When bonds don’t trade
In the September issue of Euromoney, Peter Lee has a huge investigation into what he calls “the great bond liquidity drought”. The landing page for the story features subscriber-only links to the whole thing, as well as free-to-access links to various sections. But it also neatly summarizes the problem a single paragraph:
Liquidity is drying up across the bond markets. Regulations designed to curtail banks’ leverage have had the unintended consequence of also sharply reducing their ability and willingness to make markets in corporate and even government debt. New regulations on the leverage ratio that will reduce banks’ repo funding books threaten to make matters even worse and to spread the drought from credit markets to rates, the underpinning of all financial markets. Secondary markets are close to a breakdown that will soon imperil the primary markets on which companies and sovereigns depend for funding. All that is masking the decay is the extraordinary actions of central banks.
Here’s a chart from Citigroup which helps show at least part of the story:
This chart doesn’t just cover Citigroup, it covers all bond broker-dealers. They massively increased their inventory of bonds during the 2000s bubble — but so did everybody else: total credit assets were raising substantially over that period. Then, after the financial crisis, came the great divergence. Broker-dealers retreated from the market, even as investors continued to seek the safety of bonds. So while broker-dealers were about half the size of the credit mutual fund industry in 2007, according to the quantity of assets they owned, today they’re only about 1/20th of the size. And those broker-dealers are still the only real liquidity providers in the market. If you want to buy or sell a bond on the secondary market, there’s really only one way to do it: phone a bunch of broker-dealers, ask them to make you a market, and either accept the best price you find, or don’t.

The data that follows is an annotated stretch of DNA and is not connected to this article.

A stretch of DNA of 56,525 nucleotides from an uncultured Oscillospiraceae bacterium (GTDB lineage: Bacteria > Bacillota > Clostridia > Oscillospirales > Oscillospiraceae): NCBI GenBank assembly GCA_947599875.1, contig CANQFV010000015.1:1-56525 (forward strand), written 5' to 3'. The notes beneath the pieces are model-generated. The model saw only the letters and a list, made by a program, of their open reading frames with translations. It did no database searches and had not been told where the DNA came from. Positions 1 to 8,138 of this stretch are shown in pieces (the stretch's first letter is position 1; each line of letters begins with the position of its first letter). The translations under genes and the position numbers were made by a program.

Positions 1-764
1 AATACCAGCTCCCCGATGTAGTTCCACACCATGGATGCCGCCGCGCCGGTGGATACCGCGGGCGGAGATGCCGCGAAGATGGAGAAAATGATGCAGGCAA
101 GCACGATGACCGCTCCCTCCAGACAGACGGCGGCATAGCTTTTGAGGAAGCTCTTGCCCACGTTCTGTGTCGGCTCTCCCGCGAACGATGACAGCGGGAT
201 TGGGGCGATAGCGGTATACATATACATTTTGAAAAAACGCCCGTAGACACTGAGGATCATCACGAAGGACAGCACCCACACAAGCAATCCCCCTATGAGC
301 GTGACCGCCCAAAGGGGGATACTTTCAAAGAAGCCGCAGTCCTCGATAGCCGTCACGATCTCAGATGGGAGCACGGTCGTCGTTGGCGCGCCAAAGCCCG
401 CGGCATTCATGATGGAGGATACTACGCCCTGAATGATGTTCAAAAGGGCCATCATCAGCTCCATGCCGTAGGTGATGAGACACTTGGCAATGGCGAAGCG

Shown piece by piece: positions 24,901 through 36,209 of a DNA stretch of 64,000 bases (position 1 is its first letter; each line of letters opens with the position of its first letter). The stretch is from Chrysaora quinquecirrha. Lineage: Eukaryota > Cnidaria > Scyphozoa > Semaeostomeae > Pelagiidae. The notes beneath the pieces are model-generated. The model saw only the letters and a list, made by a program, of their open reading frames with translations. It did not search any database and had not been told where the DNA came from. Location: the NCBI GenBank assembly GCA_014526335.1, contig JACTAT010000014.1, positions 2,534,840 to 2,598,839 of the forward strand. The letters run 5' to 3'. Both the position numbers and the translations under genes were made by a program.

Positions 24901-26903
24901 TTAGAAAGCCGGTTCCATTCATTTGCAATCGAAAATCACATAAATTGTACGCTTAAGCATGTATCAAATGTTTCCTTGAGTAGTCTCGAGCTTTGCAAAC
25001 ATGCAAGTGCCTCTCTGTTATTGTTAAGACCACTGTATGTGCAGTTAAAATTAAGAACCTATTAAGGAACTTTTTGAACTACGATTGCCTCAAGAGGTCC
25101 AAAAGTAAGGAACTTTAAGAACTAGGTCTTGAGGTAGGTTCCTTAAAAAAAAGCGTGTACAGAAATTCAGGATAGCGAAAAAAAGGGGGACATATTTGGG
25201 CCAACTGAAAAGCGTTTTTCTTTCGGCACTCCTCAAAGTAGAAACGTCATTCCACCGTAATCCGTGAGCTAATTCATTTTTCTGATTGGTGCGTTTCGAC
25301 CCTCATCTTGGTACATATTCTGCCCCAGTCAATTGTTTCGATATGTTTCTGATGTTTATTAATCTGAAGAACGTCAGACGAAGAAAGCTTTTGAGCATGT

Lee’s article makes a very strong case that the only way out of this problem is for buy-side institutions to start trading directly with each other, since the broker-dealers have enough to be able to provide good service only to their very best clients. But neither of the two buy-side bond market giants (Blackrock and Pimco) seem to have been able to make such a system work, and although the MarketAxess system is growing fast, there isn’t going to be any fundamental change unless and until bond investors start making buy/sell markets of their own. Which is simply not going to happen: bond investors don’t tend to think in terms of opportunistic trading, precisely because their portfolios are so illiquid. What’s more, the ability to make a two-way market is contingent on the ability to buy one name when you sell another, which is not something anybody can reliably count on being able to do any more.
In other words, we’re living through a vicious cycle: the less liquid the market gets, the less ability there is for anybody to make markets, which in turn just worsens the liquidity problem. And things are only going to get worse still if and when QE goes away.